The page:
If conventional wisdom is to believed, catching the attention of science recruitment agencies and employers with your job application is easy: you get your CV into shape, find the most relevant science jobs being advertised and then send through your application with a presentable cover letter.

However, a downside of such conventional wisdom is that it is conventional, meaning that everyone is doing similar things. If you really want to turbo-charge your search for a suitable new science role, you may therefore want to try the following tips.

1. Show your vulnerability

Don't necessarily presume that you have to turn yourself into an arrogant superstar to land your dream pharmaceutical, clinical or medical role.

Instead, consider showing your vulnerability, getting in touch with those who you would like to work with, expressing your admiration for what they do and asking questions. It can be a great way to start building up relationships that could help you when a vacancy next opens up.

2. Don't necessarily follow your passion

Career seekers have long been told to "follow their passion", but it isn't always entirely robust. Many people in science jobs that they now love may have only come to love it after developing their competency and experience in the role over time.

3. Don't obsess over finding your dream job right now

This advice is especially useful to those in the early stages of a science career. Whether in R&D, bioinformatics, regulatory affairs or any other field, given the unglamorous nature of most entry-level positions, your focus shouldn't necessarily be on finding a job that you love right now.

Instead, envisage what the role has the potential to become if you work hard over the next five years. That's the post that you are effectively applying for.

4. Contact the decision-maker directly

Those who watched the Will Smith film The Pursuit of Happyness may especially appreciate this pointer. Sometimes, it is all too easy for applications for science jobs to disappear into a black hole. Instead, tactfully and respectfully approach the person who will actually be making the decision whether to hire you.

5. Be your desired employer's biggest fan

If there's a specific science employer that you would like to work for, mark yourself out as a brand loyalist - someone who is always defending the company in the blogosphere or feting its expertise or services to friends or on social media.

Ambitious firms love employees who love them - so you may just find yourself first in the queue when the next perfectly-tailored position arises.   

It's as common a question on the lips of science recruitment professionals as it is among hiring teams in any other sector, and it takes forms that can easily catch out the ill-prepared interviewee. You may be asked what makes you the right fit for the position, why you are the best candidate for the vacancy or what you would bring to the job - whatever, the gist is much the same.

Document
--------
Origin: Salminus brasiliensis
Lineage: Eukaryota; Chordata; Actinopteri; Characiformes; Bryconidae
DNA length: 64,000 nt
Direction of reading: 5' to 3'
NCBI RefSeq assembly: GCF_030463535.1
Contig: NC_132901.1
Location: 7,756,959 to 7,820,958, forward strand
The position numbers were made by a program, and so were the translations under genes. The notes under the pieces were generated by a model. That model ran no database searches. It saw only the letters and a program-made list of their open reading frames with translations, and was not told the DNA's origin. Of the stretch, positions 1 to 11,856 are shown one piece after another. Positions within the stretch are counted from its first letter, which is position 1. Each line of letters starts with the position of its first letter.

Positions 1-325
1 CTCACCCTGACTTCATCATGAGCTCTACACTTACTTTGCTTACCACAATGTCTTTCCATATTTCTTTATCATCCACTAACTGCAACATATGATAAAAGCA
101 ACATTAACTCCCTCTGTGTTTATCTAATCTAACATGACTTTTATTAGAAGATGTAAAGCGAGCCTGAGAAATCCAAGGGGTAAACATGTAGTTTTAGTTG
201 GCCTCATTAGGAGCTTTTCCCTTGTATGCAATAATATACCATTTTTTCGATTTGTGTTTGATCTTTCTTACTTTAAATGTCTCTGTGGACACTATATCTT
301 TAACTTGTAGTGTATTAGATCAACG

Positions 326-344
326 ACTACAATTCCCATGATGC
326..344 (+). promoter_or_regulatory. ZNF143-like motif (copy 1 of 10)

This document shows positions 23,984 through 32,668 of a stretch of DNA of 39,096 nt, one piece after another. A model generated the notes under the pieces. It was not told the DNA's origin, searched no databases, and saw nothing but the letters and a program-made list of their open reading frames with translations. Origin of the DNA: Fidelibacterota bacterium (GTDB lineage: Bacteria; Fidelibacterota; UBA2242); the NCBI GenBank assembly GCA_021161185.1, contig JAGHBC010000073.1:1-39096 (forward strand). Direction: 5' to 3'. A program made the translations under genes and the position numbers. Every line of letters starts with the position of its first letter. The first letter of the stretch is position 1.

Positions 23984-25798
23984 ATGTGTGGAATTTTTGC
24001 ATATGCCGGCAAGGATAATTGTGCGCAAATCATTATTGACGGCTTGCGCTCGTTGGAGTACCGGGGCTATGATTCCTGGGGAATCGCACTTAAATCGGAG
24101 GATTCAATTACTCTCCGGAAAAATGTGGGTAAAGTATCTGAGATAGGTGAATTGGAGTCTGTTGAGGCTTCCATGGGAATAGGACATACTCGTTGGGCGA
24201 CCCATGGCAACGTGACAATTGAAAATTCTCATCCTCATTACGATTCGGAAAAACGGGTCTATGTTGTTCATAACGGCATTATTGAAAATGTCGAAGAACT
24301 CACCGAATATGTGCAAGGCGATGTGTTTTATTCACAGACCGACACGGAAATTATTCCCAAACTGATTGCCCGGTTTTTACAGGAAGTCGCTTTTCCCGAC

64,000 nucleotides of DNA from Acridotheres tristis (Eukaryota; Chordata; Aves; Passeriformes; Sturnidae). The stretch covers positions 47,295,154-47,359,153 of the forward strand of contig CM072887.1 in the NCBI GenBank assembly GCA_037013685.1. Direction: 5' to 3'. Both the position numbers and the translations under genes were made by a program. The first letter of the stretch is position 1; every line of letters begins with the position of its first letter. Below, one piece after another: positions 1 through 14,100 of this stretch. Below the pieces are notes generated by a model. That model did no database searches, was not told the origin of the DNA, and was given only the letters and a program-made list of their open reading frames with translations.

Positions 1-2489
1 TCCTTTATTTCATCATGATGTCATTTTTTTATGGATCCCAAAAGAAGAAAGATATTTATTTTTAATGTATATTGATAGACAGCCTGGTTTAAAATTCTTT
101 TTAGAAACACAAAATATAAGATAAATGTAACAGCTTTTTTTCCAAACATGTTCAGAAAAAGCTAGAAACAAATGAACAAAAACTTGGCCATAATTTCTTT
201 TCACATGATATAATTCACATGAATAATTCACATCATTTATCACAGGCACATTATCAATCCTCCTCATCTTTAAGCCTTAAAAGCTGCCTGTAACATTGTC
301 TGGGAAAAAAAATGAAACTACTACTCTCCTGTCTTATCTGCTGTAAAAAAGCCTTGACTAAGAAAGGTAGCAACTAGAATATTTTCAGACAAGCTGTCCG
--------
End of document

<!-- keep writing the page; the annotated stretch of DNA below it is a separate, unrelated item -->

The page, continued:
Be employer-focused

One of the first things that any applicant must realise about this question is that they really must answer it from the employer's perspective. It can be easy to effectively only answer why you would like the job - for example, because you have always had an interest in biochemistry or R&D, need the money or would like to move to wherever the role is based. These are not answers to the question of why the employer should hire you.

The frank truth is that a hiring manager does not really care about the benefits to you of getting the job. They're much more concerned about the risk to their position if they make a poor choice of hire, such as someone who leaves the organisation prematurely or does not fit in well with their colleagues or the company philosophy.

 

They are certainly interested, then, in your ability to do the job to an exceptional standard, get on well with your colleagues and bring to bear skills and experiences that make you stand out from the other candidates.

The information that you must give

Therefore, by setting out an answer that clearly details such factors as your industry experience, relevant past accomplishments, soft skills, technical skills, education/training and/or awards/certifications, you are making the hiring manager's professional life much easier.

When you communicate memorably and confidently that you possess these traits that answer the employer's pain points, whether their field is chemistry, molecular biology, immunology or something completely different, they will be more confident to trust you with the role.